The Federal Trade Commission has said it is launching an investigation into Sony's planned acquisition of Bungie, marking a significant ramp-up in federal oversight of gaming integration during the major industry consolidation.
According to sources speaking to The Information, last week the FTC began seeking more information about the deal in an investigation that could potentially delay its closure by six months or more. Although a closing date has not been announced as well as the initial announcement, The Information reports that it could be pushed to early 2023.
The FTC has raised concerns that Sony may be trying to stop competing companies and services, such as Xbox, from accessing Bungie's games, such as Destiny 2. This means testing how popular Destiny is and whether potential limitations will significantly hurt Sony's competitors. And create breach of distrust. Although Sony has publicly promised to keep the Bungie game cross-platform, its ability to limit both its current title and future releases is a matter of disbelief.
This investigation presents another sign of the FTC's recent, more aggressive approach to potential distrust issues in the gaming industry. While it is customary for the FTC to look at large deals, the trend of large gaming acquisitions in recent years, as well as the growing size of such deals, seems to have prompted a larger investigation, especially under biden-appointed FTC chair Lina Khan.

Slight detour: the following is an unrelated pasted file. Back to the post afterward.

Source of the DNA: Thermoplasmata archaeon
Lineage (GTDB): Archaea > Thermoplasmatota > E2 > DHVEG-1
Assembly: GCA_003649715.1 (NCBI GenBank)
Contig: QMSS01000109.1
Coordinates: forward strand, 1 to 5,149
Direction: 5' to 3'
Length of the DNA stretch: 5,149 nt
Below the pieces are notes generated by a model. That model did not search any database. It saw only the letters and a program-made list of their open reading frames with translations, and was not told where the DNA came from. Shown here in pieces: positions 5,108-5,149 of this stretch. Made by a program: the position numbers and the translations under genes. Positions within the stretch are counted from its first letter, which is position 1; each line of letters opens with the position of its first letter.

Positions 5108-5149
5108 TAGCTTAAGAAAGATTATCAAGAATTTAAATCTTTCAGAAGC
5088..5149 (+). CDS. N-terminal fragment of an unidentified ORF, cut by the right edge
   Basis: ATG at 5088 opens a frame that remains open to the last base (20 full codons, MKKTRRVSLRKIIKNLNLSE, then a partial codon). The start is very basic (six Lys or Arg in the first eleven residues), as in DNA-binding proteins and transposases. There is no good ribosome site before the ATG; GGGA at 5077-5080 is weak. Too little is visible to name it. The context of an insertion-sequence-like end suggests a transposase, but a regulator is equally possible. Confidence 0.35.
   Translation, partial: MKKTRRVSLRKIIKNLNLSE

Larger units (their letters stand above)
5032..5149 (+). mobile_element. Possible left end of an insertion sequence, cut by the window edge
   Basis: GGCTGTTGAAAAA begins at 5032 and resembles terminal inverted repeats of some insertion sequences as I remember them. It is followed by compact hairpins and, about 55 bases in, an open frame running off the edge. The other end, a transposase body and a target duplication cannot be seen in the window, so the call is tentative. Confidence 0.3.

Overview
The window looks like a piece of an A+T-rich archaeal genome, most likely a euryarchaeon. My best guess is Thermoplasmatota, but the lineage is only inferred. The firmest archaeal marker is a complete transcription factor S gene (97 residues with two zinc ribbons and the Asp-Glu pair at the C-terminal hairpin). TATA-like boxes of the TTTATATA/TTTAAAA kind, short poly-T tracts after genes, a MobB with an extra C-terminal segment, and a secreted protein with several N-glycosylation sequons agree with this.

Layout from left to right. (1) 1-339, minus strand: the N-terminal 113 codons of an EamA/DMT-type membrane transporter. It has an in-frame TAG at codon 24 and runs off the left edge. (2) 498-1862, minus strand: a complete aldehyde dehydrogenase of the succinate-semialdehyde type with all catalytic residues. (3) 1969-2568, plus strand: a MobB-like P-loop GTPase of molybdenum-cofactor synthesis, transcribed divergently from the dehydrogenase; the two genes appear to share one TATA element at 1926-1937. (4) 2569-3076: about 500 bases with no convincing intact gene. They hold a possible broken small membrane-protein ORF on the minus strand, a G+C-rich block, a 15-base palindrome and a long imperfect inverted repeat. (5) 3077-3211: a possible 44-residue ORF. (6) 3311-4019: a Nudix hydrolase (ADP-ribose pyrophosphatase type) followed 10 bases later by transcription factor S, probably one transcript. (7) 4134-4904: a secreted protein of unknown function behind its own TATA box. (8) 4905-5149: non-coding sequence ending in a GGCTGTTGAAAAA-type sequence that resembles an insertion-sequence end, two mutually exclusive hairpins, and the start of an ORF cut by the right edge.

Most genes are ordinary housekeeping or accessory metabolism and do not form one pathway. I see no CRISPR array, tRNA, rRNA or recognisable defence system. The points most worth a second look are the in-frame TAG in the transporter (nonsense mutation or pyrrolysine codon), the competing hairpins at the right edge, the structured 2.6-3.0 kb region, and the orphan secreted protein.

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In February, for example, the report suggested that the FTC was similarly investigating the planned acquisition of Activation Blizzard by Microsoft to determine whether it would harm consumers, partners or competitors. And Khan stands at the head of a planned crackdown on consolidation guidelines and similarly pushes a block on a planned Nvidia acquisition and re-launches a no-confidence lawsuit against Meter.
The FTC's investigation does not mean that the acquisition will be meaningfully affected, especially given the huge legal challenges required to ultimately block a deal. However, increased scrutiny in the gaming and tech sectors will be considered in future acquisitions as more and more large companies express interest in adding to the growing pile of indoor studios and the industry becomes more integrated.
Rebecca Valentine is a reporter for IGN. You can find him on Twitter @ Dak Valentine.